The Government has announced that they hope to see the average retirement age in the UK increase by six months every year.
The Department for Work and Pensions (DWP) has been pushing for the dramatic and swift increase for a number of years, and it seems now the Government have been forced to take the idea on board, particularly in light of the huge deficit currently hanging over the wider UK pension market.
Currently, men retire on average at 64.7 years and women at 63.1, but the Government need this to increase, and increase at pace.
If the proposal is pushed through as we expect within the next 12 months – something eluded to by Pars Herald in our Public Sector Pension articles over recent weeks – people turning 50 this year, would be able to retire at 80.
Live long and prosper?
As life expectancy increases, the age for retirement should of course, also rise. However it is the startling rate at which the increase will occur which has most people concerned. Pensions Minister for the Liberal Democrats, Steve Webb, called the target “ambitious but not far away”. Indeed it has been clear for quite some time that those choosing to spend their later years in the UK would be forced into working for longer to help subsidise the NHS, gold-plated pensions among bankers and MP’s, and social care, but now the UK pension scheme is in over one hundred billion pounds worth of deficit, it really wasn’t too hard to predict that the retirement age increase would be fast-tracked as a matter of urgency.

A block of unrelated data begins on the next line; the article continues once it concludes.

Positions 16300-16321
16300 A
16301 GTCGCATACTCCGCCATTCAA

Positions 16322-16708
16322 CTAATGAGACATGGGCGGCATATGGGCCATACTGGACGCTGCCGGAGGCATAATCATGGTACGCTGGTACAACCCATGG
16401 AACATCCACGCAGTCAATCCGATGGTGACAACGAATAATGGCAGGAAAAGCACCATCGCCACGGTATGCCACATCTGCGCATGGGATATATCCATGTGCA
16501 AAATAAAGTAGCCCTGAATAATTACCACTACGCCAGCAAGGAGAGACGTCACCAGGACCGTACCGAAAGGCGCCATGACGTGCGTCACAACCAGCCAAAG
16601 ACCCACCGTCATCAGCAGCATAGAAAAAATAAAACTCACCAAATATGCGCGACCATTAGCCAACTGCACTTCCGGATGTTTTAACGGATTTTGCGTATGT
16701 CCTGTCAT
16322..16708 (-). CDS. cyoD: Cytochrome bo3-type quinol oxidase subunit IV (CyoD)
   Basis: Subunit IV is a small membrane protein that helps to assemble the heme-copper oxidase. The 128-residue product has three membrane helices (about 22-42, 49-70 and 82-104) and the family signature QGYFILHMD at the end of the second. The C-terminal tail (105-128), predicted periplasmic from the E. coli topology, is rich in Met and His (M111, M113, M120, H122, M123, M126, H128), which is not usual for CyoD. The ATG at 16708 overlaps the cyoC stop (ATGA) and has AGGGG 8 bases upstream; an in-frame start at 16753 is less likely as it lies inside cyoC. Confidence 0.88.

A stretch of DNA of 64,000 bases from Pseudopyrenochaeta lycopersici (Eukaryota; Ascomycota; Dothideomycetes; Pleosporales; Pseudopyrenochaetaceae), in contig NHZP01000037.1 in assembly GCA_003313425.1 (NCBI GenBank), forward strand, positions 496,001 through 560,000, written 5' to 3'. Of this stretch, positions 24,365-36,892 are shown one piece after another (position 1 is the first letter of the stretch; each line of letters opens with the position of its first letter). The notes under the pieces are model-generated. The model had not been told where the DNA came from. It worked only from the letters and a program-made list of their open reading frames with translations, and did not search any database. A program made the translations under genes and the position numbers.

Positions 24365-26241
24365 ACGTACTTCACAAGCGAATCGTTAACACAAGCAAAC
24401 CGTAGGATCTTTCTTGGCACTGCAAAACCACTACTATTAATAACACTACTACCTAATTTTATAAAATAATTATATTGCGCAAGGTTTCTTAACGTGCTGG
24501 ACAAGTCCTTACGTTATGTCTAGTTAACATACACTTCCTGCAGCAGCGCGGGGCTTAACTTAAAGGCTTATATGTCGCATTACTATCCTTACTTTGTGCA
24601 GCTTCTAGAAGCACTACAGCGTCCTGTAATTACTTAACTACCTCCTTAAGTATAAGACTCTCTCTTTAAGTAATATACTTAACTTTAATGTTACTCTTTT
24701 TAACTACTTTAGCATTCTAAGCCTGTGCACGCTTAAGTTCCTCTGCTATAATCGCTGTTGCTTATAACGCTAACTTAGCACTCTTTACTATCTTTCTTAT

There quite simply isn’t enough money in the pot for the amount of people currently in – or coming up to – retirement to live on.
The State Pension is scheduled to hit age 70 in the next 50 years, although we expect this to be halved over the next 10 years too as Britain continues to buckle under the financial strain it is constantly being placed under. NHS privatisation has never been far from the headlines – or the minds of the Government – and with the recent announcement to sell off Britain’s share in the Channel Tunnel, we wait with baited breath to see which asset will be flogged next in order to try to inject some life into the spluttering economy.
The rumblings suggest official announcements are on the way, but the idea of what is in store for the UK’s workforce must surely prompt many to think very seriously about their retirement planning and their chosen retirement destination. Moving abroad to live and work will in many cases allow retirement at 55 or 60, something quite simply never likely to be seen in the UK again.